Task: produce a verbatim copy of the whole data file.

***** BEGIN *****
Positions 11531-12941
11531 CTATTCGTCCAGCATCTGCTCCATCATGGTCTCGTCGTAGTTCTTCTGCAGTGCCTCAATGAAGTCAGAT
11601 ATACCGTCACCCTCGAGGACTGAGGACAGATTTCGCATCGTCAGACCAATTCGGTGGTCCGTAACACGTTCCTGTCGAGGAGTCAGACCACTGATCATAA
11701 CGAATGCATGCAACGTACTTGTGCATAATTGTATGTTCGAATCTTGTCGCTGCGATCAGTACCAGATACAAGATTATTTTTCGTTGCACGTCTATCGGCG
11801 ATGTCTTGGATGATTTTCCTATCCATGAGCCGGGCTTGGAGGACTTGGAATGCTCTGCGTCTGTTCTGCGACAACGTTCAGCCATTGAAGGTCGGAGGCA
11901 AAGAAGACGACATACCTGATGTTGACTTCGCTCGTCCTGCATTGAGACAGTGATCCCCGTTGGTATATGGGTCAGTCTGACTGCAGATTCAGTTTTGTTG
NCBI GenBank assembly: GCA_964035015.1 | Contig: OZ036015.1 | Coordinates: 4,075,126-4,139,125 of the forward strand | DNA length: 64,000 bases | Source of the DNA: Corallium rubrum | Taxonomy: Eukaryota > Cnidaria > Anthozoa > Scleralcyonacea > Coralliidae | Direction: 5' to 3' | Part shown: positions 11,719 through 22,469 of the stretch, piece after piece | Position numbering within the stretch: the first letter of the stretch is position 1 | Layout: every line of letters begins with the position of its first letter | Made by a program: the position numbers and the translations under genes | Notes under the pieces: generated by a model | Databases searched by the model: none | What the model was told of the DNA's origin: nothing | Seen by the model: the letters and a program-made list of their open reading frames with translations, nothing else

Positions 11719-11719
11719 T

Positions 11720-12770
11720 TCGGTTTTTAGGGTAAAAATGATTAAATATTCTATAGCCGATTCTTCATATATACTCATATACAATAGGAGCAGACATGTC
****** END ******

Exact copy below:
Positions 11531-12941
11531 CTATTCGTCCAGCATCTGCTCCATCATGGTCTCGTCGTAGTTCTTCTGCAGTGCCTCAATGAAGTCAGAT
11601 ATACCGTCACCCTCGAGGACTGAGGACAGATTTCGCATCGTCAGACCAATTCGGTGGTCCGTAACACGTTCCTGTCGAGGAGTCAGACCACTGATCATAA
11701 CGAATGCATGCAACGTACTTGTGCATAATTGTATGTTCGAATCTTGTCGCTGCGATCAGTACCAGATACAAGATTATTTTTCGTTGCACGTCTATCGGCG
11801 ATGTCTTGGATGATTTTCCTATCCATGAGCCGGGCTTGGAGGACTTGGAATGCTCTGCGTCTGTTCTGCGACAACGTTCAGCCATTGAAGGTCGGAGGCA
11901 AAGAAGACGACATACCTGATGTTGACTTCGCTCGTCCTGCATTGAGACAGTGATCCCCGTTGGTATATGGGTCAGTCTGACTGCAGATTCAGTTTTGTTG
NCBI GenBank assembly: GCA_964035015.1 | Contig: OZ036015.1 | Coordinates: 4,075,126-4,139,125 of the forward strand | DNA length: 64,000 bases | Source of the DNA: Corallium rubrum | Taxonomy: Eukaryota > Cnidaria > Anthozoa > Scleralcyonacea > Coralliidae | Direction: 5' to 3' | Part shown: positions 11,719 through 22,469 of the stretch, piece after piece | Position numbering within the stretch: the first letter of the stretch is position 1 | Layout: every line of letters begins with the position of its first letter | Made by a program: the position numbers and the translations under genes | Notes under the pieces: generated by a model | Databases searched by the model: none | What the model was told of the DNA's origin: nothing | Seen by the model: the letters and a program-made list of their open reading frames with translations, nothing else

Positions 11719-11719
11719 T

Positions 11720-12770
11720 TCGGTTTTTAGGGTAAAAATGATTAAATATTCTATAGCCGATTCTTCATATATACTCATATACAATAGGAGCAGACATGTC